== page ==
If you want to visit a village on an outer island, go to the fisherman's wharf in Lautoka during the morning or early afternoon and strike up conversations with some of the fishermen. Say you'd like to visit a village in the Yasawas or Manamuca island group--very beautiful places--and ask if there are any boats that will be going there soon. You may be directed to more than one boat. Introduce yourself to the captain and anyone else in the vicinity and ask them if they know of any villages on their island that would take you in for a few days. Have a bunch of waka and say you'll be willing to bring supplies for the family you stay with. You may very well be invited to the village that that boat belongs to. Ask how much for the boat ride. If they give you an outrageous price--say, $50 or higher--don't go. Also, be sure you're not on too tight of a schedule. Although you'll be able to get a safe ride back to the mainland, the exact date and time at which that will happen, in Fiji, is never written in stone.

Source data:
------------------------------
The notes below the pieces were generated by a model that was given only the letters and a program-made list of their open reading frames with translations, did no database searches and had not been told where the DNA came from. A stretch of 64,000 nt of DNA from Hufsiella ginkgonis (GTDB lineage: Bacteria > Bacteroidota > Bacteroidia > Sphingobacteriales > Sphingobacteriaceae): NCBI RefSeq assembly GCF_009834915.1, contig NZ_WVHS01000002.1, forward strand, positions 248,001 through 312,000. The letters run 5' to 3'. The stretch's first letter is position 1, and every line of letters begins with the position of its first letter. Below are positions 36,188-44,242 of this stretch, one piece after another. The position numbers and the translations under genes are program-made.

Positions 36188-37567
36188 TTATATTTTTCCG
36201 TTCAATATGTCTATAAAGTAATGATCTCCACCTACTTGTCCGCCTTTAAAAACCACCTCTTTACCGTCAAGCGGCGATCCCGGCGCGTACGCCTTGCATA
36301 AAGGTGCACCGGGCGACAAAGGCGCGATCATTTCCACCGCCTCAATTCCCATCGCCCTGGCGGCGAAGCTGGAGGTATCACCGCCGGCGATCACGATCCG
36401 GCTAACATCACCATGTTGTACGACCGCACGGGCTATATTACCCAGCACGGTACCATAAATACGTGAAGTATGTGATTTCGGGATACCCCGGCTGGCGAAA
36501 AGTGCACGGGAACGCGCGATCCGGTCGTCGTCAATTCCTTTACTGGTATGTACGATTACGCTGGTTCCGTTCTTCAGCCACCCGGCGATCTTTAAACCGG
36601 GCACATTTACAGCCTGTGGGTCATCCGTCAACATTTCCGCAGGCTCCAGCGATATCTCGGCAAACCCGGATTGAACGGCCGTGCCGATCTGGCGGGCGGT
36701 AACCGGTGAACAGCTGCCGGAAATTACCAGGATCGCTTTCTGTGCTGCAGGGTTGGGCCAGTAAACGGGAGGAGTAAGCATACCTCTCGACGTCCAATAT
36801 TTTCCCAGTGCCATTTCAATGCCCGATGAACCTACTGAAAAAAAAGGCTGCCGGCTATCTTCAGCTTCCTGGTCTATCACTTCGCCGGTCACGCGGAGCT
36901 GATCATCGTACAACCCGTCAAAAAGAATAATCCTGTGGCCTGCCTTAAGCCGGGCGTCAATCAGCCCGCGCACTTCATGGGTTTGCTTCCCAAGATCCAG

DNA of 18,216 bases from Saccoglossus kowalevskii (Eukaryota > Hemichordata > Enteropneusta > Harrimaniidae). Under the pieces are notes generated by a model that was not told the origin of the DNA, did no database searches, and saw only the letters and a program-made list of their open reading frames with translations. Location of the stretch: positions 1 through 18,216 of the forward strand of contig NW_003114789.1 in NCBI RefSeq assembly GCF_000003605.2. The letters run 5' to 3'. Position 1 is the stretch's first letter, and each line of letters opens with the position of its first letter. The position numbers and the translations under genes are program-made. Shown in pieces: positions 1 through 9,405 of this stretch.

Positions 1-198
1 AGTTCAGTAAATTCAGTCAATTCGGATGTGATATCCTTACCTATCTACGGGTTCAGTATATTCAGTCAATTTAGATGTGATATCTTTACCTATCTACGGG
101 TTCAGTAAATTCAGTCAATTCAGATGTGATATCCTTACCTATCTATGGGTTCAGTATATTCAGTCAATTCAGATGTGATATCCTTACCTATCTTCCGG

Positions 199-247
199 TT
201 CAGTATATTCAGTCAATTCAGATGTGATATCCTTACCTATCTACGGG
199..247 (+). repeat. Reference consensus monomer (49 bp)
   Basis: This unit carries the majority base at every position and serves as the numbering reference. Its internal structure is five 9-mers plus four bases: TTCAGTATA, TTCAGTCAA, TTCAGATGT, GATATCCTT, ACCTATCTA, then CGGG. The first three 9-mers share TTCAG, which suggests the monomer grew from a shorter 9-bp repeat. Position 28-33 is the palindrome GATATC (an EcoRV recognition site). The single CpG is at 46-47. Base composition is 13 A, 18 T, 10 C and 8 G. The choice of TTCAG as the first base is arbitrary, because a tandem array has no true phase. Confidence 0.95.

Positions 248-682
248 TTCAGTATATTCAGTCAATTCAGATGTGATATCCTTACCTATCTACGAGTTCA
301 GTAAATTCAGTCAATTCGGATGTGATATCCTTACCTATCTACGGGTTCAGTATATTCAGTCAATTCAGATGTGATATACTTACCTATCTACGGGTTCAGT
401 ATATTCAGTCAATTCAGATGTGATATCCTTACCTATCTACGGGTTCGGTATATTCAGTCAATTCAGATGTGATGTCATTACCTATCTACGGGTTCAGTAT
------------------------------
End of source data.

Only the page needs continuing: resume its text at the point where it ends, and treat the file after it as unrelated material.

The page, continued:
Fiji is a great country with a lot to offer the world-traveler who travels light. For more information, check out the following web sites. Of click here to go back to Conversation Pieces at kevincassell.com.
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Story Source: Personal Web Site